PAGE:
Your car is a very personal item.  It’s a faithful companion as we navigate our way each day through the world.  As a result, cars know a great deal about the people who drive them.  If you have ever connected your mobile device to your vehicle via Bluetooth (something required by law in many geographies), your car may know addresses of places you have visited, the phone numbers you have dialed, the text messages you have received, where you live and your garage door code.

Alarming?  It should be.  That’s a lot of personally identifiable information (PII) to potentially freely pass along to the next person who owns that car.  Today, in many cases that is exactly what’s happening.  Modern cars infotainment systems are just like smartphones, but when it comes to changing hands, they are often not treated the same way.

All this potentially sensitive information exists inside the infotainment systems and will often stay there, unless someone makes an active effort to remove it prior to changing owners.  If you were getting ready to sell an old smart phone or re-cycle it as a gift to a family member, most likely you are going to delete any personal information off the phone, or perform a “factory reset” to wipe the phone clean before handing it to the next person.

Do you do the same when you sell your car?  Mr. Amico knows that many of us don’t!  “Vehicles are the largest IOT devices that most consumers will ever own – and yet, most consumers remain unaware that once they connect their smartphone to their vehicle’s infotainment system they may be sharing with the vehicle- and potentially all of its future owners – the personal information they would try so hard to erase if they were to return an old smartphone to a mobile telecom store.”

Some, who are technically savvy may be thinking, yes that information is there, but it’s only accessible when my phone is connected, so it’s a non-issue.  Well, that is not the case.  In Andrea’s presentation he discussed that earlier this year, while researching for the development of his Privacy4Cars app, he discovered an alarming vulnerability in the Bluetooth protocols adopted by many infotainment systems.  The vehicle hack, titled CarsBlues, exploits infotainment systems of several vehicle manufacturers via the Bluetooth protocol to expose the stored personal information of the previous vehicle users. The attack can be performed in a few minutes using inexpensive and readily available hardware and software and does not require significant technical knowledge.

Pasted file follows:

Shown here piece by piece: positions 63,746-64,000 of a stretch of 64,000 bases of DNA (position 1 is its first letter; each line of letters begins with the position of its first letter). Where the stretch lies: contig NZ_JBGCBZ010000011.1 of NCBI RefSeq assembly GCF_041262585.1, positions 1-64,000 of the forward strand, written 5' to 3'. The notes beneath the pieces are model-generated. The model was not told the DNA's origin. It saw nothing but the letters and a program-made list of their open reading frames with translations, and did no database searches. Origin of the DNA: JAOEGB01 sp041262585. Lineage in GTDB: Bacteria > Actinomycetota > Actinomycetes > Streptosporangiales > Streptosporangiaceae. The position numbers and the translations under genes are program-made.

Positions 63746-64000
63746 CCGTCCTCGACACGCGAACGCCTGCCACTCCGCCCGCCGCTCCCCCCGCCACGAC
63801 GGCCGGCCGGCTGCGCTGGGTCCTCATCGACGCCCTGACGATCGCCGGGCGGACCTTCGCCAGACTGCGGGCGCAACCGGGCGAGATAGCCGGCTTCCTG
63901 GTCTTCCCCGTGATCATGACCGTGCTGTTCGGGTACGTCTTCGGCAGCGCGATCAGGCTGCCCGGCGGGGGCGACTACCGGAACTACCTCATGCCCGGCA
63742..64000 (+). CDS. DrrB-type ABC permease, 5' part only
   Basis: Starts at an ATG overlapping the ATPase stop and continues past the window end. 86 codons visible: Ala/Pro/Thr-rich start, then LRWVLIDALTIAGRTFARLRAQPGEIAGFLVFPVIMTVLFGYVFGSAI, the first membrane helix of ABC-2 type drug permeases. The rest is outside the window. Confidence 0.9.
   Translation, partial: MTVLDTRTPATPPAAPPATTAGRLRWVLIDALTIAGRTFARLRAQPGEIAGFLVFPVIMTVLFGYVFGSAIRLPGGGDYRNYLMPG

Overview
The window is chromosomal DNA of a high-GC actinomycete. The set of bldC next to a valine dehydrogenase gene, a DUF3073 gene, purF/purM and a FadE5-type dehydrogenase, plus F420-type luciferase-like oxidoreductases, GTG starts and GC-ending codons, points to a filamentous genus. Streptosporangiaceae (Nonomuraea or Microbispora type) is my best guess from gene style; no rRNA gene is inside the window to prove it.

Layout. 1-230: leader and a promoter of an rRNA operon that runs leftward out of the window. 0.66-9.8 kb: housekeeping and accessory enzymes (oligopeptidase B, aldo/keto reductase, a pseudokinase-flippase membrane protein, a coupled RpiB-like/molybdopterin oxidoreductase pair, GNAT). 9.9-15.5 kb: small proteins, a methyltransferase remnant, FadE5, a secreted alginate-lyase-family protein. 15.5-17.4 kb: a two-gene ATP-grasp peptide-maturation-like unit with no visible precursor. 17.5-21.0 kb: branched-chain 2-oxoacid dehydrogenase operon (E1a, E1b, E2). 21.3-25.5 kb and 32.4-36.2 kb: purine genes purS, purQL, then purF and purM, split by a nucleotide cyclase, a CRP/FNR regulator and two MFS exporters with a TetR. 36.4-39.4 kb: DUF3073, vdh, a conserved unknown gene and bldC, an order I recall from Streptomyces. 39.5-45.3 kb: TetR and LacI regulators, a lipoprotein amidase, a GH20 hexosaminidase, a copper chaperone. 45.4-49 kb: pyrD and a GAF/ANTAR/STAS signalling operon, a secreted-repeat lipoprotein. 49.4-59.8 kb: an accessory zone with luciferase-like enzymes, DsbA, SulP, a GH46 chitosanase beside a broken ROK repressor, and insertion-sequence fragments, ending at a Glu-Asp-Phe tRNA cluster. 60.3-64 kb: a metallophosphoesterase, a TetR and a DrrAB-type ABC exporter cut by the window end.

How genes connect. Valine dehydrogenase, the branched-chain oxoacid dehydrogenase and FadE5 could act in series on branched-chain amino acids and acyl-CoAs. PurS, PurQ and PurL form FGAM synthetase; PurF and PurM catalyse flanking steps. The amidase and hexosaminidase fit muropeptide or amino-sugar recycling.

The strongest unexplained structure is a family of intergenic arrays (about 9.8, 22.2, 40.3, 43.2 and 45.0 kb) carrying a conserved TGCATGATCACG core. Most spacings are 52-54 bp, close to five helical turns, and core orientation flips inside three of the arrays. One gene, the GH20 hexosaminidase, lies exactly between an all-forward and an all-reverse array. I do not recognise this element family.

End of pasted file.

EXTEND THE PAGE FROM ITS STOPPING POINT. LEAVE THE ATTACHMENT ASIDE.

Examples he provided during his presentation were quite chilling.  Mr. Amico showed a video where, car after car after car, he could get around the Bluetooth security and gain access to stored contacts, call logs, text logs, and in some cases even full text messages without the vehicle’s owner/user being aware. All this was done without the user’s mobile device being connected to the system by using this CarsBlues exploit.  In one example, he was able to determine where the principal driver lived and worked, who they were, where their kids went to school and playdates, and that they were getting medical treatments at a specific facility.  “When an individual leaves PII behind in a vehicle’s infotainment system they are potentially exposing information that, when pieced together, could be quite dangerous if it were to fall into the wrong person’s hands.”

My intent is that the automotive professionals reading this can ask themselves if their own organizations have a responsibility to help protect consumers from disclosure of personal information.  Whose responsibility is it to remove this information? Should you be “wiping” cars that are passing through your hands?  Should you be deleting the electronic PII as a buyer or as a seller or when handing a lease end return or a total loss vehicle?  The Canadian Privacy commissioner was already very critical of Staples not wiping customer data off of used computers over ten years ago.  So in my layman’s opinion (I’m not a lawyer) a similar omission to not erase a client’s personal data off a car being resold could lead to a similar criticism from regulators.